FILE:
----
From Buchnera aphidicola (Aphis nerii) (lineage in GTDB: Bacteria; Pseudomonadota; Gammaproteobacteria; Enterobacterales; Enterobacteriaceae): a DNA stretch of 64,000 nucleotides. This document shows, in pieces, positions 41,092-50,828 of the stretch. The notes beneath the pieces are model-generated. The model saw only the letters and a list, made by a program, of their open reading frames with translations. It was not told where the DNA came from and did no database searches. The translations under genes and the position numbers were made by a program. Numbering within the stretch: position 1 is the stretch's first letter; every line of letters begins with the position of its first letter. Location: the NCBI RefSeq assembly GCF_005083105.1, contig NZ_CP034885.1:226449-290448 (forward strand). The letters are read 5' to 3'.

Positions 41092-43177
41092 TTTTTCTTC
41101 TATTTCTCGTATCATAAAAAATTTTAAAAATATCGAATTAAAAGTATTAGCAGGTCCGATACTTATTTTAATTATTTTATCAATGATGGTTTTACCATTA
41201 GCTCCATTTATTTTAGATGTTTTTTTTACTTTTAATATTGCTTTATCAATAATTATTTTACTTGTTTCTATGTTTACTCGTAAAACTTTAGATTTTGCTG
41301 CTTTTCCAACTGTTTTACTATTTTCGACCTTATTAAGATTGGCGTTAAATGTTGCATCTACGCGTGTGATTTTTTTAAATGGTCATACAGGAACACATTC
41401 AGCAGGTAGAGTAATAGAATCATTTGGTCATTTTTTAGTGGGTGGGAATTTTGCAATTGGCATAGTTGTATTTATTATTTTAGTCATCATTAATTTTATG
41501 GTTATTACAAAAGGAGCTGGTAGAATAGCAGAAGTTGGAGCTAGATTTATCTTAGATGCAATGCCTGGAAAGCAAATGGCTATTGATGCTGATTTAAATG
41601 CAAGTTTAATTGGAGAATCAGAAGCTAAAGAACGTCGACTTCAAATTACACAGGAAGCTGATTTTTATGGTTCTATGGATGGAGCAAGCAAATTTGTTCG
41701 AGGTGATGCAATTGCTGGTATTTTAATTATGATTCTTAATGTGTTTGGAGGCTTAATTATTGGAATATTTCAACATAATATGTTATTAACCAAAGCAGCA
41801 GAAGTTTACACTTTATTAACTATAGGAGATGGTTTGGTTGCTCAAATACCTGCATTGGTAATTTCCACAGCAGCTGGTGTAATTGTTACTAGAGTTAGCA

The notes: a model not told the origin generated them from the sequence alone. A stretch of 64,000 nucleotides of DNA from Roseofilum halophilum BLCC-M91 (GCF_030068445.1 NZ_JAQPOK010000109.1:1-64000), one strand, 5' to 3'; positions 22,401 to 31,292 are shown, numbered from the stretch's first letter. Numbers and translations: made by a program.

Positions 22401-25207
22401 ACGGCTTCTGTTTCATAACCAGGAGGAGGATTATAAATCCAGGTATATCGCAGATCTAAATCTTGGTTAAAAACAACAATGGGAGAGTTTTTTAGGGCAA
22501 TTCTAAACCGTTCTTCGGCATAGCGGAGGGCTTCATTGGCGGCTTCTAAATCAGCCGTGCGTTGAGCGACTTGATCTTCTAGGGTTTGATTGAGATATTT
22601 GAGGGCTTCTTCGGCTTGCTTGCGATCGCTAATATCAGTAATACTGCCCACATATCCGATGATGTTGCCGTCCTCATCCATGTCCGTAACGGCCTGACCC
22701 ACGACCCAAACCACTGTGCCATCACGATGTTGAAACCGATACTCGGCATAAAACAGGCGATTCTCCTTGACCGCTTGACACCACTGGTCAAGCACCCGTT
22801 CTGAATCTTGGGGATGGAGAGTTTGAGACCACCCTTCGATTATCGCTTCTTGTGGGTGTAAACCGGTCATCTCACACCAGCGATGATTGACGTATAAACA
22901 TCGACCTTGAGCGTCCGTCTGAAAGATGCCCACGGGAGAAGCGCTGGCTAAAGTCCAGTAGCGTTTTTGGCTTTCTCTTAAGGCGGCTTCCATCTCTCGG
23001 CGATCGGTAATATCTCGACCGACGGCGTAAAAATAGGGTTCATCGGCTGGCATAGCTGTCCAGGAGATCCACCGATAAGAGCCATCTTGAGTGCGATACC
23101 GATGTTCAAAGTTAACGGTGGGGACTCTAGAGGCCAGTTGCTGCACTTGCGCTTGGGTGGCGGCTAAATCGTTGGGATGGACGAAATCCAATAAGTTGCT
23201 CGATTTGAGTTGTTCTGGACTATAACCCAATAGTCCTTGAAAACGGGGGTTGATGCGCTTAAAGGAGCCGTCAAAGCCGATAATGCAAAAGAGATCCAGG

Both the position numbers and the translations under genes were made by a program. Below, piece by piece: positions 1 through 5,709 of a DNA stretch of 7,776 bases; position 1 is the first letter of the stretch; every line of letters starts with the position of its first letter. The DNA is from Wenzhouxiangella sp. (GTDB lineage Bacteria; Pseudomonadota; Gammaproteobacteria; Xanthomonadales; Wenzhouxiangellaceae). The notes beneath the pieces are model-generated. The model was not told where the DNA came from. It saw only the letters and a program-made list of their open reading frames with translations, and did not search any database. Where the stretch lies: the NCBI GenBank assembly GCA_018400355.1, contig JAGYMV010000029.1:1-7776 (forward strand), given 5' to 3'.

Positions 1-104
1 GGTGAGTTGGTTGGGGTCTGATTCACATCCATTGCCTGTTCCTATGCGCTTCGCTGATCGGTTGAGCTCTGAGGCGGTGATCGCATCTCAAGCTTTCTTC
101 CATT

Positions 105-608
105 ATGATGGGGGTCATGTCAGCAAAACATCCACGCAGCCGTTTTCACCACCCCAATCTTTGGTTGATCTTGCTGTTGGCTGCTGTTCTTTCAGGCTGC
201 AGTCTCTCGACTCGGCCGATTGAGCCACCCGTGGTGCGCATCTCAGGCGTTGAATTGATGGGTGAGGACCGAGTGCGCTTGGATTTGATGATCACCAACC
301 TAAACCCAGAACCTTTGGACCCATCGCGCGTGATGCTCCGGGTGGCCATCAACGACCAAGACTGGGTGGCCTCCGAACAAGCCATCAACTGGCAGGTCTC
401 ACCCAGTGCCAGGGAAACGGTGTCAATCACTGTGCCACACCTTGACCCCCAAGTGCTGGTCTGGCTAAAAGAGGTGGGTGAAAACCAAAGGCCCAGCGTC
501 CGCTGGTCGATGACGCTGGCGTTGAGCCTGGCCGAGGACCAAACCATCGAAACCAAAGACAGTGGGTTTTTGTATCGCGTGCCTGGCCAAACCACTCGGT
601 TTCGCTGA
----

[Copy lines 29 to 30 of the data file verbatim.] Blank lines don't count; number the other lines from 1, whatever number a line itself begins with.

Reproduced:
201 AGTCTCTCGACTCGGCCGATTGAGCCACCCGTGGTGCGCATCTCAGGCGTTGAATTGATGGGTGAGGACCGAGTGCGCTTGGATTTGATGATCACCAACC
301 TAAACCCAGAACCTTTGGACCCATCGCGCGTGATGCTCCGGGTGGCCATCAACGACCAAGACTGGGTGGCCTCCGAACAAGCCATCAACTGGCAGGTCTC